For all the basic simplicity in the steps of the wine-making process, i.e., crushing, fermentation, pressing, aging and, if desired, bottling, there is an amazing amount of gobbledygook available to confuse the vintner. I have perused much of it and have—for those interested—narrowed the choice of reasonable guidebooks down to two. They are, Winemaking at Home by Homer Hardwick (Wilfred Funk) and American Wines and Wine-making by Philip M. Wagner (Alfred A. Knopf). Each in its way offers concise descriptions of the equipment needed and procedures to follow. Their diligent study is recommended to any who are inclined to join the select brotherhood of wine makers.
One other advisory is ordered to joiners: the Federal Government wants to know about it. As with most everything, there is a form (Form 1541, U.S. Treasury Department Internal Revenue Service) that must be filed before proceeding. This grants governmental permission for the making—tax-free-of not more than 200 gallons of wine for family use, under certain conditions that are, well, unintentionally wry.
The wine maker, so the form says categorically, must be the head of a family. A single man cannot qualify for the exemption unless he heads a household. A married man living apart from his family is similarly banned. The wine may not be sold, it may not be "furnished to persons not members of the producer's family," may not be removed ("without authority of the assistant regional commissioner") from the premises where it was made, and two or more heads of families may not make wine jointly. And so on. The form is available at any of the offices of the Alcohol and Tobacco Tax division and there is no charge, other than the price you pay to your conscience for answering as you choose.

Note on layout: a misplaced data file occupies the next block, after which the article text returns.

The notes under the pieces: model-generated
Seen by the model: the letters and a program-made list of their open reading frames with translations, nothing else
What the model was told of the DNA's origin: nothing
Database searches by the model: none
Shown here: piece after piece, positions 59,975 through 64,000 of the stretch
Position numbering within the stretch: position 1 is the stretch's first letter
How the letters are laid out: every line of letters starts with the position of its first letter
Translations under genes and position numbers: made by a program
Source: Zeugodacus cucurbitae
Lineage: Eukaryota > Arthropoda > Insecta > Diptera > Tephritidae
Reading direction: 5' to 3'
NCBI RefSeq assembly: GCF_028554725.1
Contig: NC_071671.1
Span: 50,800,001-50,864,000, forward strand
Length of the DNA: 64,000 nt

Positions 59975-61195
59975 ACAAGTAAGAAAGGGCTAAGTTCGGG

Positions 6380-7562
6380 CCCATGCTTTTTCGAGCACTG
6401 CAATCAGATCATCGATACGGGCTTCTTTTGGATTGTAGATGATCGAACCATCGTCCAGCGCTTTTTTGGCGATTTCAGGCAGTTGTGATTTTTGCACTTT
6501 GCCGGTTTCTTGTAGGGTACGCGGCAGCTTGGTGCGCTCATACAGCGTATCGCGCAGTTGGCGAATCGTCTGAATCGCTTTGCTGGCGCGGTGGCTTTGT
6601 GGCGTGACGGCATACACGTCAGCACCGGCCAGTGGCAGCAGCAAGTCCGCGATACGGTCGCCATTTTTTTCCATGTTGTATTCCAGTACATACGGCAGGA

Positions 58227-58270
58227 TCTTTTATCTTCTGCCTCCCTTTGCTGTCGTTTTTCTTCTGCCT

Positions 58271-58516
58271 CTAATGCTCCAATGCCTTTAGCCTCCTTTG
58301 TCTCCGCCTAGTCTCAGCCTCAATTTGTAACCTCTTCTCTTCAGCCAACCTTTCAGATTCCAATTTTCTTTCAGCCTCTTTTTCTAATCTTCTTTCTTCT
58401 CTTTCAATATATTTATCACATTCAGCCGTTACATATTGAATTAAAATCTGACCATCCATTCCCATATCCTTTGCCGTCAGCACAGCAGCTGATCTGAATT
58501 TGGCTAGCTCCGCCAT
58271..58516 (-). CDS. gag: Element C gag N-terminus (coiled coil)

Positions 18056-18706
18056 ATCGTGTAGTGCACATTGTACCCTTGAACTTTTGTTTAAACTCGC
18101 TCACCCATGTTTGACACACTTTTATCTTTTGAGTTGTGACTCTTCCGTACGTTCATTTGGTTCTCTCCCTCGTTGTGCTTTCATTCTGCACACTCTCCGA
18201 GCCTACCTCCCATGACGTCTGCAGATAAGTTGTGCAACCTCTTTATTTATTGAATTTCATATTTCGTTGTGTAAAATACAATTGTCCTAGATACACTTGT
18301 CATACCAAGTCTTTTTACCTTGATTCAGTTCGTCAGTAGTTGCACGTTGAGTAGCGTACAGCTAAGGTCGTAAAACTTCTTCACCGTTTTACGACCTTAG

This fall, regretfully, I will not have to ponder my status in my household for Form 1541. As mentioned, there will be no 1961 vintage from the Chateau Hanlon in Rhode Island. And that is not the only consideration. I have the additional problem of moving and storing my winemaking implements—press, vat, barrels, etc.—while I am gone; the wine itself is no trouble, for that has already been happily consumed.
After much deliberation, I have taken my decision. The equipment is to be stored in the home of a French family. I feel certain, in so doing, that proper care and sympathy will be given my possessions until another vintage. And I mean to be back home next September.